The human resources industry has a serious problem right now.
The past year has seen mass layoffs, followed by staff shortages, hiring booms and an uptick in employee resignations. With all the instability and turbulence, human resource professionals are seeing exactly how tough their jobs can get.
These jobs are also spiking, representing the perfect storm of back-to-work demand and stress-driven resignations. In June, Indeed put out a report on COVID-19’s effect on human resources jobs. From February 2020 – a month before the pandemic shuttered the United States – to June 2021, human resources job postings on the platform have gone up 46.9 percent. In comparison, the average for all sectors is 28.6 percent.
In terms of sectors, human resources fell behind production and manufacturing (76.7 percent), loading and stocking (76.6 percent), and construction (58.4 percent) as the sectors with increased job postings.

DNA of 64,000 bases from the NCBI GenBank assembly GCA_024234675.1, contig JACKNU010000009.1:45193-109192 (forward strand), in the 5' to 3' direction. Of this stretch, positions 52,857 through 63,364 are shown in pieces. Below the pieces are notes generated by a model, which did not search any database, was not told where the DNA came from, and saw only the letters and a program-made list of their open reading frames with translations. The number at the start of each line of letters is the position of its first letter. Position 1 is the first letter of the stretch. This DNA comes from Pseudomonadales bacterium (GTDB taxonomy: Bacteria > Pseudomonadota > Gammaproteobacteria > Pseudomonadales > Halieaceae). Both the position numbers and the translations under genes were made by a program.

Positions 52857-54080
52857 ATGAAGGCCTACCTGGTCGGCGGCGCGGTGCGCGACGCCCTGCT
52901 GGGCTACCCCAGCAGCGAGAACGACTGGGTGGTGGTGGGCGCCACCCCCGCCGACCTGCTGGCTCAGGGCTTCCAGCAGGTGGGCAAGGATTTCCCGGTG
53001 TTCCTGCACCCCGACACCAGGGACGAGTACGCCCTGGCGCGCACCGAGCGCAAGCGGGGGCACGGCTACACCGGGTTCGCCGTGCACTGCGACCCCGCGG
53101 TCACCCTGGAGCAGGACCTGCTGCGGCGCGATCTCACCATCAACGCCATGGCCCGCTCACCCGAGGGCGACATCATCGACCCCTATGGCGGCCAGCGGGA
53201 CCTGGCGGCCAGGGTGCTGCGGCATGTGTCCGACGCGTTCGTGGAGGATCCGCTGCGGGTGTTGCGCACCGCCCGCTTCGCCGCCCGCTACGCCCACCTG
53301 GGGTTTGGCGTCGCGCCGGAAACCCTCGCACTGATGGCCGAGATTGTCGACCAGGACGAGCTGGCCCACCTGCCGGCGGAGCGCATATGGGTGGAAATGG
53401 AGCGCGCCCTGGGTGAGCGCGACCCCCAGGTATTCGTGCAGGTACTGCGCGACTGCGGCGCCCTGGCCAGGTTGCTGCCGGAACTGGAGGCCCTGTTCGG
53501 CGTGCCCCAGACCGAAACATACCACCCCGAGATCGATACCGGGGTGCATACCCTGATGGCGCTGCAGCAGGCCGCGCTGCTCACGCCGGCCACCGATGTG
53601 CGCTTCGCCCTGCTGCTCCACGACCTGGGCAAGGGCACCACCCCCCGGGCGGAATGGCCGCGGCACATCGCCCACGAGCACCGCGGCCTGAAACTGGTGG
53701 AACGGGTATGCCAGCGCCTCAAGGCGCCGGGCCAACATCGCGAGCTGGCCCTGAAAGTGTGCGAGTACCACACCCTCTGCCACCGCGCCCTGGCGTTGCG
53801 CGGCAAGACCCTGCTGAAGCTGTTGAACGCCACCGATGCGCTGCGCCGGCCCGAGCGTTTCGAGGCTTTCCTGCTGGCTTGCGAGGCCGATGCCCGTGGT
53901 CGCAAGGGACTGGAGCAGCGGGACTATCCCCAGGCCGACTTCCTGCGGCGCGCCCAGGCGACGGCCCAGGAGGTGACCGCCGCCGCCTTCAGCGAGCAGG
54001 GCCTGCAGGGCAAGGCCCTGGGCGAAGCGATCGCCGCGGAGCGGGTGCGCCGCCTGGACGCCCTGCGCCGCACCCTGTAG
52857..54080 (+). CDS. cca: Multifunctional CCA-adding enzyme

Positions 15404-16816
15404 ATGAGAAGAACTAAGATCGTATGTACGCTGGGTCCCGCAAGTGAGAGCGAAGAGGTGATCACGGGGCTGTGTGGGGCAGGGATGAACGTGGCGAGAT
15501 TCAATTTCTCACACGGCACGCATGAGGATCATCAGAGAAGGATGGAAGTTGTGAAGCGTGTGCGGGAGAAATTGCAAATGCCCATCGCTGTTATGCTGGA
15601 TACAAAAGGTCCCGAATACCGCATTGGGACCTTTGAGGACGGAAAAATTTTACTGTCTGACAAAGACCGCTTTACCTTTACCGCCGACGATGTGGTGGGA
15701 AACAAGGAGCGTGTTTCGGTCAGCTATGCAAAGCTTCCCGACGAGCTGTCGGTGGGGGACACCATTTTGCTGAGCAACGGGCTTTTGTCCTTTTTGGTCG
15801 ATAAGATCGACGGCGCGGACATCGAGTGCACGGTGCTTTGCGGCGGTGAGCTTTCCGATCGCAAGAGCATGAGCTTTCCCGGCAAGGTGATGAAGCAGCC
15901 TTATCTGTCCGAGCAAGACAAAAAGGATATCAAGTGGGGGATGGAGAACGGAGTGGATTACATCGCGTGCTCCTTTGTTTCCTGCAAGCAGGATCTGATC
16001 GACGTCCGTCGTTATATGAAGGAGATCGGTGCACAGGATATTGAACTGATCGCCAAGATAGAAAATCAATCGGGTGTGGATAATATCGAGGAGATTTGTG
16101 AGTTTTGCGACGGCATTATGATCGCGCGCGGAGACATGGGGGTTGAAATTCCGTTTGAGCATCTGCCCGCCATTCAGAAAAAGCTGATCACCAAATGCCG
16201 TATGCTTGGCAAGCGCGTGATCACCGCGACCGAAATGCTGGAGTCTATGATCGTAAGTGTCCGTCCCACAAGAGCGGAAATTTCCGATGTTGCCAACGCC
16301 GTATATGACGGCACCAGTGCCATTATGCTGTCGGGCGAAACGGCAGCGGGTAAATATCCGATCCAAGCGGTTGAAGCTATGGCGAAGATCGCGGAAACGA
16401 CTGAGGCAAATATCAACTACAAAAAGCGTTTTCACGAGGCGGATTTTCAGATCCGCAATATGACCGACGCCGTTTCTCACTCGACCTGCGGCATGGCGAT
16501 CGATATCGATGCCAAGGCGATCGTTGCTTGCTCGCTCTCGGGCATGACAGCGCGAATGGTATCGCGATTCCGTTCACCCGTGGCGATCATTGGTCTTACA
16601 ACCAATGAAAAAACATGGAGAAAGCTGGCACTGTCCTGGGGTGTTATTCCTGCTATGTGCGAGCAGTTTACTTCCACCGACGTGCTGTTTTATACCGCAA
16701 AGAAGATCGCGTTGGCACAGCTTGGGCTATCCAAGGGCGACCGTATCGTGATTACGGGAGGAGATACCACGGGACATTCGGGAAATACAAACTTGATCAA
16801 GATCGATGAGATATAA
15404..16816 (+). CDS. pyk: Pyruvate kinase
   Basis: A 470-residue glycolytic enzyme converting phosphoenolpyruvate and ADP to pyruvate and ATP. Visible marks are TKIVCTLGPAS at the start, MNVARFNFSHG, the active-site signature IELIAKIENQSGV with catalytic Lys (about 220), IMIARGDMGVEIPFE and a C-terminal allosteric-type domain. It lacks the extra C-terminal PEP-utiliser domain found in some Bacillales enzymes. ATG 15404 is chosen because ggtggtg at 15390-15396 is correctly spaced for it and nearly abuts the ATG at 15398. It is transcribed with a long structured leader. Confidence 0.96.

There are many factors pointing toward this human resources trend. Experts cite COVID-prompted layoffs and the amount of human resources positions eliminated as a result, as well as a competitive market and policy changes for when employees go back to work.
There is also a big trend happening on the worker side – employees are recognizing their worth and seeking opportunities that compensate them appropriately. This mindset is part of what’s fueling the Great Resignation currently happening. And increased resignations mean a higher volume of employee exit protocols HR must adhere to, as well more jobs for an already-spread-thin human resources department.
The truth is human resources are lagging far behind, but it doesn’t have to.